Hagen's masterful score captures the rage, intrigue, and tender resignation of the tale." Jerry Young, Austin American Statesman, 2/99
"You will find Bandanna's weave most intricate."Andrew Osborn, Boston - Review, 3-4/99
"Sonorous, highly-varied, rhythmically gripping, dramatic music; one can scarcely imagine another living composer pulling it off." Clarino Magazine, Germany
"The drama is powered by a strong emotional thrust, most of it conveyed in the form of popular song, and leads to a shattering climax."Read Ireland, Book Reviews, Ireland
William Reynish Commissioning Project
Since Singapore , I have commissioned eleven works in memory of our third son, William.
|Berkeley, Michael||Slow Dawn||OUP|
|Hesketh, Kenneth||Cloud of Unknowing||Schott|
|Horne, David||Waves and Refrains||Boosey & Hawkes|
|McNeff, Stephen||Image in Stone||Maecenas|
|Pütz, Marco||Trumpet Concerto||Bronsheim|
|Roxburgh, Edwin||Elegy for Ur (solo oboe and ensemble)||Maecenas|
|Roxburgh, Edwin||Aeolian Carillons||Maecenas|
Nine pieces are by professional composers with no particular attachment to the wind ensemble world, and of these, three are attached to British orchestras as composer in residence, Michael Berkeley to the BBC National Orchestra of Wales, Stephen McNeff to the Bournemouth Symphony and Kenneth Hesketh to the Royal Liverpool Philharmonic where he was preceded by David Horne. McNeff and Berkeley have a burgeoning international reputation in the opera house. Edwin Roxburgh has recently completed a massive opera, Chris Marshall's international reputation is largely based on his choral music, while Timothy Jackson follows a renaissance-like career as composer, conductor, natural and modern horn player, jazz pianist.
Two then are more involved with wind music, though not exclusively; Fergal Carroll is a conductor in Ireland with one of the military bands, Marco Pütz is a fine saxophone player and teacher in Luxembourg, and is perhaps best known as a specialist in wind music, usually for amateur bands.
Works For The Professional Wind Ensemble
It is tempting to divide these recent commissions into two genres. In the first we might include those "serious" works aimed at the "professional" wind ensemble, Slow Dawn, Cloud of Unknowing, Waves and refrains, Resonance, Image in Stone and Elegy for Ur.
Michael Berkekey's Slow Dawn is short, cogent and wonderfully austere, sharing the sound world perhaps of Judith Bingham's Bright Spirit. David Horne is one of the brightest talents in Englandof today. He is a pianist and educationalist, his studies took him to Curtis Institute and Harvard, and he now is back in Manchester where he teaches at the RNCM.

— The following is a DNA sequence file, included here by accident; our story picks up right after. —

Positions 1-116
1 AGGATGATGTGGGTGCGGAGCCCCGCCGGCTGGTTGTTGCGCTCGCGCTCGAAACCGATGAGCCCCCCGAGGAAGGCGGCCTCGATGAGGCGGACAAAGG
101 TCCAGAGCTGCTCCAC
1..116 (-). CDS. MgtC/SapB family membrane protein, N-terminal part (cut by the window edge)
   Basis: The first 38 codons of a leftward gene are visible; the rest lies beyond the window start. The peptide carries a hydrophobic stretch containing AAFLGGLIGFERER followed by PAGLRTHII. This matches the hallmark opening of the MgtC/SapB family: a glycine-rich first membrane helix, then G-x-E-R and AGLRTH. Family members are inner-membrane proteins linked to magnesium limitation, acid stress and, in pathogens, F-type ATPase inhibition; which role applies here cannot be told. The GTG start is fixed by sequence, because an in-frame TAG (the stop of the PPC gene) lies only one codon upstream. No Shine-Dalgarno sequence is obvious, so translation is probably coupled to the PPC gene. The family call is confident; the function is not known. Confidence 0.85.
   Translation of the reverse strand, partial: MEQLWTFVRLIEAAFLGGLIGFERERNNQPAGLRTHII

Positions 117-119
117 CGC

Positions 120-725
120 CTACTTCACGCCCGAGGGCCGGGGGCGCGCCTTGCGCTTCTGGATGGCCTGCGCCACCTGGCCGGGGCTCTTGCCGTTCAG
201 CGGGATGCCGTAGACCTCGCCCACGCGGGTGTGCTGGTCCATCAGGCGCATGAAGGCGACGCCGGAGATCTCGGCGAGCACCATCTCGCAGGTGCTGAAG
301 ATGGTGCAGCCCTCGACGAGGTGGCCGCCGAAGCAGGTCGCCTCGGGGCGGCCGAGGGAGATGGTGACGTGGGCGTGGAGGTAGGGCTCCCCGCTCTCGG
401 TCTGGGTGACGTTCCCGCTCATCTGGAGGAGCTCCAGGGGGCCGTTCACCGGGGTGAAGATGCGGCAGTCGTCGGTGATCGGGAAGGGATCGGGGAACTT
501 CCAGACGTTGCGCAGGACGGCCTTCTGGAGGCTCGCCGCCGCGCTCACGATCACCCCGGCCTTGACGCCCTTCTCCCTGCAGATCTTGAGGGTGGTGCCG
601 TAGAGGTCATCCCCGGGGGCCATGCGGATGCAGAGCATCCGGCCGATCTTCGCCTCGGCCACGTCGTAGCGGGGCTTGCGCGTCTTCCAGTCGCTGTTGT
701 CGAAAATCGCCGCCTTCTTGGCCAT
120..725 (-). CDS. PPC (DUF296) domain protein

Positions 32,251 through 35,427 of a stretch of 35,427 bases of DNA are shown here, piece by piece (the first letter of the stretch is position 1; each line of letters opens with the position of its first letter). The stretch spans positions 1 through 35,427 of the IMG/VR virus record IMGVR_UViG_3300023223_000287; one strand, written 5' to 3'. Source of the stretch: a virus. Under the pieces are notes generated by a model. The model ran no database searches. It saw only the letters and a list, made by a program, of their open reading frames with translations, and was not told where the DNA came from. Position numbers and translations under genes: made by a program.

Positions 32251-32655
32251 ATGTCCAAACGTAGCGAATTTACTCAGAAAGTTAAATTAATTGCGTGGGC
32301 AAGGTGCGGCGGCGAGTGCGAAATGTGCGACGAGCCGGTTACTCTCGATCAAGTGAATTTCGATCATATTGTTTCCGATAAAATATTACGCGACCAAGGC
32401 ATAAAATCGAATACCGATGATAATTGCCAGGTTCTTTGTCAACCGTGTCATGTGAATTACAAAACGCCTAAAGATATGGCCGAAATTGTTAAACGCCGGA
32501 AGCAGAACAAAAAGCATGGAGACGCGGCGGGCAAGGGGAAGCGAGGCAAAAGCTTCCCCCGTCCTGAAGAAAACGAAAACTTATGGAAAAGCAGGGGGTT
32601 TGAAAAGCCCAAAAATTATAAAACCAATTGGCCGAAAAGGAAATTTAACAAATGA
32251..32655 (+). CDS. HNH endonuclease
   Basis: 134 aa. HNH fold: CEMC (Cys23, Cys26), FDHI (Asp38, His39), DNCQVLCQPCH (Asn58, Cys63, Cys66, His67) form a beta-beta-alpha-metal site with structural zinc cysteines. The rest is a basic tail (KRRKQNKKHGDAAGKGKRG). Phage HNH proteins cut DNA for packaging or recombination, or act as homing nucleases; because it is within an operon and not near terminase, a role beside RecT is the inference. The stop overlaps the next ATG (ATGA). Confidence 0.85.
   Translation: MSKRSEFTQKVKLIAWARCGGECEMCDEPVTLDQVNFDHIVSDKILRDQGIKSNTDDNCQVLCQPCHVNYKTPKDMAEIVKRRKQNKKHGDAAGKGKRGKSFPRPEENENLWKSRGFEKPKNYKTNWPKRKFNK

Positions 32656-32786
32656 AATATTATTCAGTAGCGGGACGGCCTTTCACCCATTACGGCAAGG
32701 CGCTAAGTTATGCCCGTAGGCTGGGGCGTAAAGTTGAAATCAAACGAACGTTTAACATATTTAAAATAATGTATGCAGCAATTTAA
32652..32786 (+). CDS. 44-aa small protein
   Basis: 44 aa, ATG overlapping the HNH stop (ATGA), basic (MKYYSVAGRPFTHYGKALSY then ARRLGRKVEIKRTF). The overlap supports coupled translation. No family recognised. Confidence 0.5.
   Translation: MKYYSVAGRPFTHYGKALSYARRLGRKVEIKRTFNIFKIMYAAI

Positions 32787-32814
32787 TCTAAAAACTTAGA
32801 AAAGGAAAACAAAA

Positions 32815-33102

Horne's music can be viewed both as a response, and as a reaction, to modernism. His language has evolved naturally from the classically-orientatated modernist masters, exploring essentially abstract musical ideas. Yet Horne deploys these with an attractive lyricism, an impressionistic ear for instrumentation, and with invigorating energy
The young Edwin Roxburgh was described by Nadia Boulanger as the new Stravinsky, but I think that a career as a composer was too narrow for him, he is a fine professional oboist, was a teacher at the Royal College of Music where he for many years conducted the contemporary group, and he brings these skills to his composition Eddie was a featured composer at BASBWE - celebrating his 70th birthday this year, the BASBWE conference played all three of his works for wind, Time's Harvest, An Elegy for Ur and Aeolian Carillons. The oboe concerto, An Elegy for Ur, is a wonderfully understated, haunting rhapsody on the destruction of one of the world's oldest cities, Ur of the Chaldees. It is scored for orchestral wind without saxophones and will repay study.
Kenneth Hesketh has emerged during this decade as one of the most exciting new talents in the wind world. Many of you will know Danceries and the bright and breezy Masque, getting to know his Dances for Diaghilev, a wonderful swirling score of impressionistic colourings. His Cloud of Unknowing inhabits that world, perhaps the same kind of continuous expression through sound that we find in Debussy's Jeux or Schoenberg's Erwartung with very little development. Part of my commissioning scheme is to attract composers of international importance liker Horne, Hesketh, Gorb and Roxburgh, to write challenging music with no holds barred, but also to invite them to contribute easier pieces for the less experienced players. This is extremely hard and not everyone accepts the challenge. One who has is Hesketh , an essentially practical composer who like Adam Gorb and Dana Wilson writes for less experienced players without patronizing, setting them the same musical problems as in the works for more mature players. He followed Cloud of Unknowing with a wonderful score of terrific Balkan energy, Vranjanka. As with all his score4s, there are challenging parts for second and third players, and a teasing set of variations mainly in 7/8 on a Serbian love-song.